D7UX Experience Strategy V2

A big thank you to everyone who provided feedback on the first draft of the experience strategy – your input was very thoughtful and insightful and we have made great use of it to draft this second version of the strategy.

We think this is getting very close to a strong and workable experience strategy. Please take a moment to read through it and let me know what you think!

Drupal7 Experience Strategy & Goals V2

our objective:

To make Drupal a tool that is powerful and flexible for content creation and management even for people who don’t write code or speak Drupal-speak without compromising the ability for developers to do their work. Drupal will allow anyone to create complex websites without developer knowledge.

our design principles:

  • Make the most frequent tasks easy and less frequent tasks achievable.
  • Design for the 80% of current and potential Drupal admin users – 80% of users will only use 20% of the functionality. (Hat tip to Pareto and his Principle)
  • Privilege the Content Creator
  • Allow for customisation but don’t make the end user do all the work, make informed and thoughtful decisions about the good default settings

our goals:

  • non-coding, non-Drupal experienced users should be able to add/edit and otherwise manage content without confusion, errors or extensive training.
  • people should be able set up a site and publish content without having to go into a ‘configuration/setting/options’ type section
  • the interface should not get in the way of the developers doing developing (and configuring and other administering) work.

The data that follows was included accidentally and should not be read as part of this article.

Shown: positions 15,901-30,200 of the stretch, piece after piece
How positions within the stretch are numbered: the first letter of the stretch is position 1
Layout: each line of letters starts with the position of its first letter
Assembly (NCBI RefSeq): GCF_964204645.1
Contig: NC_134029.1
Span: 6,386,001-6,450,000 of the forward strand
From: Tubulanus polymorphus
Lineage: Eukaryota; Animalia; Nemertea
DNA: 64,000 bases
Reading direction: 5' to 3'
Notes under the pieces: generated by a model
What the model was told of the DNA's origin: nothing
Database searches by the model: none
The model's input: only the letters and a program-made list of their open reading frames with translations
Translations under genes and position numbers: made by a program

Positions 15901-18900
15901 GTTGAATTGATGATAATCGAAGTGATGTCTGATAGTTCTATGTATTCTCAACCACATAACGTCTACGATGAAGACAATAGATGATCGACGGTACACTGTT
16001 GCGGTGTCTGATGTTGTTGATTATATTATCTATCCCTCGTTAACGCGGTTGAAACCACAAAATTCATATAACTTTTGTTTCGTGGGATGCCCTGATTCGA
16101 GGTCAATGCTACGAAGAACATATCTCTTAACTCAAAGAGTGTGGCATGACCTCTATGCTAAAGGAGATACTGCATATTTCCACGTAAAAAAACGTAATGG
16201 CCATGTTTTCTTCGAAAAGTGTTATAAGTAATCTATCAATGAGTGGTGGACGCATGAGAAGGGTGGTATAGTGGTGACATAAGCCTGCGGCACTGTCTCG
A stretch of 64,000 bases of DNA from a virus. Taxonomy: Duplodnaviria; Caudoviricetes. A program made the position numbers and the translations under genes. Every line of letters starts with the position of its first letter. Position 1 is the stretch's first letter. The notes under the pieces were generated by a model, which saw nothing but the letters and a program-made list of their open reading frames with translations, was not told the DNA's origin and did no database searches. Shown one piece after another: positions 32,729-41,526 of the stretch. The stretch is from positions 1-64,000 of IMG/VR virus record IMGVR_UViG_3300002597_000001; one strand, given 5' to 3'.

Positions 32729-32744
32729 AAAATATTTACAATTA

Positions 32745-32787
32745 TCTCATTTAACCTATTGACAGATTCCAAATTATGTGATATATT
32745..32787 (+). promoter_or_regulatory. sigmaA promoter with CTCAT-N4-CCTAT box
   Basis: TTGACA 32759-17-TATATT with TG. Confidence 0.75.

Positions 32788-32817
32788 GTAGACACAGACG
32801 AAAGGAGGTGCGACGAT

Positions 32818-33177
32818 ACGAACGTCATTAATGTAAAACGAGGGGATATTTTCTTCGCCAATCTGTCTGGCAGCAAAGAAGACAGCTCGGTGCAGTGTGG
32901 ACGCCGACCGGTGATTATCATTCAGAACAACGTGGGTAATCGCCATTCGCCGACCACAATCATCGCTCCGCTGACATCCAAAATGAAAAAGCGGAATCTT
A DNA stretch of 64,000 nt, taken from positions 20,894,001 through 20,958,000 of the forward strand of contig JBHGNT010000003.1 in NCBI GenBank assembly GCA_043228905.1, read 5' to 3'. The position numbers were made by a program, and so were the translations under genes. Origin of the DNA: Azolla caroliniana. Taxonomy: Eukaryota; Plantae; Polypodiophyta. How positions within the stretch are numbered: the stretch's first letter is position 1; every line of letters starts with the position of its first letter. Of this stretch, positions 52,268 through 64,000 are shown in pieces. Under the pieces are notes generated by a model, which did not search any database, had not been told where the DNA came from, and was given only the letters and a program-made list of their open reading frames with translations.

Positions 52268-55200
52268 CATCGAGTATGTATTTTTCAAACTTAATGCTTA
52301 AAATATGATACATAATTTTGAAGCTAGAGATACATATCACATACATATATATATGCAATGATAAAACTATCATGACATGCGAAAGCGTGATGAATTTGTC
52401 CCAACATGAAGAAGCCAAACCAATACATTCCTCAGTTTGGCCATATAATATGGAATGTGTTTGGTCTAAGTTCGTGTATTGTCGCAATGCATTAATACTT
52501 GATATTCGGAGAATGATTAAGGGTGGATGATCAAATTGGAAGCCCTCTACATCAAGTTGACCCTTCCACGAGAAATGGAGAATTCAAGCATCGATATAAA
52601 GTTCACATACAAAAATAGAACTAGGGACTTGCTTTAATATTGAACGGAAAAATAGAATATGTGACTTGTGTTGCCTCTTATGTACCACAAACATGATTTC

Mark & Leisa’s Personal Goals:

  • be so in love with Drupal UX that it becomes our tool of choice for content publishing
  • be so confident about the Drupal UX that we recommend putting the ‘Download’ button back on Drupal.org (ref: D.O Redesign Strategies – Why Is It So?)

57 thoughts on “D7UX Experience Strategy V2”

  1. thank u, Swift Arrrow, good spoken.
    A wish to add for me: a possibility to save the configuration of an analyzed well running site. In case of rebuild after crash or on new database or server, it would talk with me:
    “thanks for rebuilding the site example.net.
    Things to do:
    Could not find module filefield. you have to install filefield to reach the previous saved configuration.
    you have to activate filefield to reach the previous saved configuration.”
    Or sth like that.

  2. We have been “Struggling” with Drupal 6 for months, almost ditching it. We are ASP devs converting to the PHP sect and trying to adopt Drupal. As a Project Manager (no longer technical) leading this, there are some real basic difficulties with this CMS that makes adoption a real pain and sometimes just not worth the trouble. I am not sure if this is the right forum…

    1. Wysiwyg editors should be part of the core – pre-installed. Its crazy not having one as standard these days.

    2. Wysiwyg editor means having the ability to upload images in a very easy way, when creating content. Setting this up in Drupal is just difficult. A real long way scenic route around for what should be a standard function. This is particularly annoying.

    3. Upgrading Modules. Shouldn’t we merely be clicking “Upgrade” within the Drupal interface to upgrade modules or core. We should take a page out of Ubuntu’s ease of upgrades. They make it blindingly easy. Drupal on the other hand is terribly clunky. Unnecessarily wasted time.

    4. Blocks: there is no obvious guidance within the system towards setting up blocks that relate to taxonomy. The essential power of the system seems mystic, and remains unknown. Despite digging the internet for answers. Its all still mystic and thus useless.

    I opted against Joomla because I thought Drupal was designed solid from a tech perspective up, taking into account permissions etc. I see Drupal as a great CMS if it can be made more user friendly for the less experienced techos.

    At the moment it’s just clunky…not easy.

  3. I agree with most, there has to be less loading and unzip and pick and fetch and click… but i tink, a swiss knife is not for kids.